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Provincetown Data Suggests Vaccines Protect Against Complications, But Not Delta Transmission

A man adjusts his mask as he walks across Commercial Street in Provincetown. (Jesse Costa/WBUR)
A man adjusts his mask as he walks across Commercial Street in Provincetown. (Jesse Costa/WBUR)

First it was “Independence Week” in Provincetown that packed the place from June 29 to July 5. Shortly after that, more descended on the quaint Massachusetts town for “Bear Week.” People crowded in pools, restaurants and bars. After a year of canceled celebrations, people were understandably excited to drink, revel and relax under the relative security of a highly vaccinated population.

Instead, an outbreak stemming out of Provincetown is casting doubt on the vaccine’s ability to halt transmission of the delta variant of the coronavirus. An epidemiological investigation of the outbreak released Friday by the Centers for Disease Control and Prevention and the Department of Public Health shows that the vast majority of cases from that outbreak were in fully vaccinated individuals. Only a few of those cases led to hospitalization, showing that the vaccine is still exceedingly effective at preventing serious illness.


“This is really kind of a watershed moment in the pandemic,” says Dr. Jacob Lemieux, an infectious disease physician at Massachusetts General Hospital and an genomic epidemiologist who didn’t work on the investigation. “It’s a wake-up call as to how transmissible the delta variant is, and a reality check on what the vaccines can do but also what some of their limitations are.”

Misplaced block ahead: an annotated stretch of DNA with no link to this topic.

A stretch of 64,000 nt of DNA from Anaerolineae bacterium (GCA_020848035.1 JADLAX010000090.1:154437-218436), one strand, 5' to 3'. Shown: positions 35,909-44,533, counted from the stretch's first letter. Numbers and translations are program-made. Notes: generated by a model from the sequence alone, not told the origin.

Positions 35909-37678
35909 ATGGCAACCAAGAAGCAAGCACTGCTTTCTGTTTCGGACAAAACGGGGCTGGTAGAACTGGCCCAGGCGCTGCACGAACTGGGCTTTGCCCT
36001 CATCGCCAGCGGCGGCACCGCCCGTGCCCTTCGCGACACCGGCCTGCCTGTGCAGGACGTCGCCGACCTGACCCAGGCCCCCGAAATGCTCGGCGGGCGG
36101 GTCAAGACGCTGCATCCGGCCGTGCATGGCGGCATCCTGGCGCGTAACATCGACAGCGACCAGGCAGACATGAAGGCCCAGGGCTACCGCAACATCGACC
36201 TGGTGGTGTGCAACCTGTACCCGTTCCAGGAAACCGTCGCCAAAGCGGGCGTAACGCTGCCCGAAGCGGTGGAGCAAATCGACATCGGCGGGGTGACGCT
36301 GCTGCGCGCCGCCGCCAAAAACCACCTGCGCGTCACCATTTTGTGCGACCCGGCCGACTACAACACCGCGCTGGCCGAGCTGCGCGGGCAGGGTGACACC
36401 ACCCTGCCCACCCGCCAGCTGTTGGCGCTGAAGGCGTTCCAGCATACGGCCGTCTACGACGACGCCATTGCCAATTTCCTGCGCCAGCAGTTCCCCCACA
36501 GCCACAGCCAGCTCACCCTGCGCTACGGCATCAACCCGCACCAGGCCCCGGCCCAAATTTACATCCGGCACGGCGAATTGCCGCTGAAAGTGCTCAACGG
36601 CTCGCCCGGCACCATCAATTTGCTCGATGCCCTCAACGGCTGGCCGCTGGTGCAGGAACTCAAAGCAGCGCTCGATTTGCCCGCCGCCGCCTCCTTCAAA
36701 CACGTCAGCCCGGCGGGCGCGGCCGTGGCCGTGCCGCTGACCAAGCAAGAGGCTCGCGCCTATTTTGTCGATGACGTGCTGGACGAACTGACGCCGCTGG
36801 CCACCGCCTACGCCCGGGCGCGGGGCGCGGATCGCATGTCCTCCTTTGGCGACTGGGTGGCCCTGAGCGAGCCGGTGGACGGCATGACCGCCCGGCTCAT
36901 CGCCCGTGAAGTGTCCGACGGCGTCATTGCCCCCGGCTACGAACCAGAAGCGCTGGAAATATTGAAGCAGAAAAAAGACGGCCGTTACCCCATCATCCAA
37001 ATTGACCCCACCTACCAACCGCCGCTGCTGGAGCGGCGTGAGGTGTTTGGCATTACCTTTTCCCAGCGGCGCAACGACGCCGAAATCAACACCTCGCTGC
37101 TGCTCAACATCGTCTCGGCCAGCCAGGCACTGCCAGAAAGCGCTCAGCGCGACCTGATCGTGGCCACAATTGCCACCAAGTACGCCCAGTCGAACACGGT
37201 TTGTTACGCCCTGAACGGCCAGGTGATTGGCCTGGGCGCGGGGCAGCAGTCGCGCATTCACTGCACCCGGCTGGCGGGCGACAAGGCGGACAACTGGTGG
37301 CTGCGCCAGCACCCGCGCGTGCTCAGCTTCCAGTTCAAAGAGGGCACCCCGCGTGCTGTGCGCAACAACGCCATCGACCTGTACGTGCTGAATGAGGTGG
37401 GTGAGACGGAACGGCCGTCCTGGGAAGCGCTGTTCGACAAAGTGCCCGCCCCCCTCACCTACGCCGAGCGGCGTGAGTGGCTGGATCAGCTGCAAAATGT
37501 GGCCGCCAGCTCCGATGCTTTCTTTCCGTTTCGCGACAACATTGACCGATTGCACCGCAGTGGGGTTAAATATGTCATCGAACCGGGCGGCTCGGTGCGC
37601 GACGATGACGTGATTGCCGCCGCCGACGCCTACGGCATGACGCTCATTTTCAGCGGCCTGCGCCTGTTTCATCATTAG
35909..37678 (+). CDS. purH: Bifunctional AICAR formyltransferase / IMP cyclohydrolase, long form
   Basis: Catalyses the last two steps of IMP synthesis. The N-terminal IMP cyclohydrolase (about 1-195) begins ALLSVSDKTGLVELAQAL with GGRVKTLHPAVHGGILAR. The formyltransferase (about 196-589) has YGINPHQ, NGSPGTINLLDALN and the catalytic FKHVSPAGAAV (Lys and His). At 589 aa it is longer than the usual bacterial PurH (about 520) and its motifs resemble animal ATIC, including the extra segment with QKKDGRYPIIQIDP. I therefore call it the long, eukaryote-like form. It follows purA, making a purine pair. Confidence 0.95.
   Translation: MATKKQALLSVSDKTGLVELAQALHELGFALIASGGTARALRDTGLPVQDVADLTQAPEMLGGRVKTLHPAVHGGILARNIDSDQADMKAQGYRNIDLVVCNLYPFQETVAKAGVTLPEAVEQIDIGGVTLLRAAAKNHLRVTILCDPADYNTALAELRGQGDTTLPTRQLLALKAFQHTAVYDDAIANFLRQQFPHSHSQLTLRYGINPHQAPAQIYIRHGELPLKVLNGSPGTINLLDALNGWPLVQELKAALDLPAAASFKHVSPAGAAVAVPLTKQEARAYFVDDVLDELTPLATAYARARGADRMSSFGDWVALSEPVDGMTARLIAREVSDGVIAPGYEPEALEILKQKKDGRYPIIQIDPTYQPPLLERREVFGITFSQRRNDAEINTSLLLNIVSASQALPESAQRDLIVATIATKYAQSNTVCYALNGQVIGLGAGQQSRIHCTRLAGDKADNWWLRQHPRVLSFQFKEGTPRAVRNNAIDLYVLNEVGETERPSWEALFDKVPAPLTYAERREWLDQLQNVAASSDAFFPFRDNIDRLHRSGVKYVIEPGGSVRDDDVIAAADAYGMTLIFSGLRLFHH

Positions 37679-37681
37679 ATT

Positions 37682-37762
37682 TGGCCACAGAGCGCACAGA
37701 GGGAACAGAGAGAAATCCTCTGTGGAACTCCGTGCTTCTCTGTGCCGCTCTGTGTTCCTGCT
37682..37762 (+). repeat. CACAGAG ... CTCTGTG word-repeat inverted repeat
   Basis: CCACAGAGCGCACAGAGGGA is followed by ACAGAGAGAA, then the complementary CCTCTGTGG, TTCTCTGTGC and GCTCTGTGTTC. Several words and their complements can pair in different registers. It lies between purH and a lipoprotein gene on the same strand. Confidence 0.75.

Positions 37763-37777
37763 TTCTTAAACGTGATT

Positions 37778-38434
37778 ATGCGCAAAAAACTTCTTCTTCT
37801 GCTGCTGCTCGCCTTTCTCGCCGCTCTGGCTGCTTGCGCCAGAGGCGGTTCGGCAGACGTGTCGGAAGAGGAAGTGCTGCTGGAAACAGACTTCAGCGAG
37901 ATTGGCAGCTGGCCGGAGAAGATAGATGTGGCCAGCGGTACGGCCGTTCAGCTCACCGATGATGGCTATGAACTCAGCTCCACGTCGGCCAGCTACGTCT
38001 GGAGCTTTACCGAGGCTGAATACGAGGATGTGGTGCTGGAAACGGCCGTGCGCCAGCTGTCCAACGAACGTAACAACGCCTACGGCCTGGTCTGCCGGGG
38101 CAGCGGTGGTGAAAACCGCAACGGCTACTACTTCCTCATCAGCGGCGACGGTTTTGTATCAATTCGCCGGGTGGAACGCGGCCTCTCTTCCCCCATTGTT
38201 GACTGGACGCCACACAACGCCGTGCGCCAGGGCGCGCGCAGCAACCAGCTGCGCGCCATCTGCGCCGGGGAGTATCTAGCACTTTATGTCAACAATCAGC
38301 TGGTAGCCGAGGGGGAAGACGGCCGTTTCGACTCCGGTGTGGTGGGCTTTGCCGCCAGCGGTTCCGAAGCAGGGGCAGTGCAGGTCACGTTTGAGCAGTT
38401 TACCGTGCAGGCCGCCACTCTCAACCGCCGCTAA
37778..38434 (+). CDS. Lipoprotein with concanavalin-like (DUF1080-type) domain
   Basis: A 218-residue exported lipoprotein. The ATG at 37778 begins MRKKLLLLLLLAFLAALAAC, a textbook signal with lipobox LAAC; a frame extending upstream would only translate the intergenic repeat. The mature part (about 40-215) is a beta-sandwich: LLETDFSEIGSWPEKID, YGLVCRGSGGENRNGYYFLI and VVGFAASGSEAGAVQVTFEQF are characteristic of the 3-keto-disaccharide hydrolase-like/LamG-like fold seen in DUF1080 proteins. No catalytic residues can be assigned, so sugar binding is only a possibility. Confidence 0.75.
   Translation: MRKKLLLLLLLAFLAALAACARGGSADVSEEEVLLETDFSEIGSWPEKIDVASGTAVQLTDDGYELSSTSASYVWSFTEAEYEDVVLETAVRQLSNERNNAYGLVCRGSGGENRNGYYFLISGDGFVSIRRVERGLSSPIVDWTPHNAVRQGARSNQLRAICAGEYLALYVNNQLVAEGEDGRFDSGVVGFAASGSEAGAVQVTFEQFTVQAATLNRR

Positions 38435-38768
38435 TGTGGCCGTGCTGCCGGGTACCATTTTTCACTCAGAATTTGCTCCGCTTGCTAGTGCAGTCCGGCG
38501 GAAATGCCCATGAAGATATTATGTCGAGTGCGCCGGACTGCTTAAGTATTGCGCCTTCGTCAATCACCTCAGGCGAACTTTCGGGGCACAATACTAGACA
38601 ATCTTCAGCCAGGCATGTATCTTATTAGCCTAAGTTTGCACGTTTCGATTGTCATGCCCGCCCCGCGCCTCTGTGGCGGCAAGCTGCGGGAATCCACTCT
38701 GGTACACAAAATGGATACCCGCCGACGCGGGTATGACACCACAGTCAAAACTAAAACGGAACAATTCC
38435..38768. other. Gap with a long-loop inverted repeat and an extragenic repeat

Just as Provincetown’s Bear Week kicked off, reports of symptomatic cases in fully vaccinated individuals — known as breakthrough cases — began flowing into the Massachusetts Department of Public Health.

“They were hearing about an uptick in cases in fully vaccinated individuals,” says Bronwyn MacInnis, the director of pathogen genomic surveillance at the Broad Institute of MIT and Harvard. She worked on the CDC and DPH investigation. “The state reached out to [my lab] to help with understanding it. The first two questions were: is it delta? And is it just the delta we know or is there something else at play here?”

State and local health departments increased testing in Provincetown once cases began piling up, and those samples wound up at the Broad Institute for genetic sequencing. First, MacInnis found the Delta variant caused the overwhelming majority of cases — more than 90% — in Provincetown, and it seemed to have entered the area from multiple sources. She says they also haven’t found any special mutations that might suggest a new strain in this cluster.

“We have looked closely at the spike and more broadly across the genome,” MacInnis says. “So far, we don’t see anything particularly unique about the delta variants that are driving these infections. That, I guess, was at least reassuring to that point.”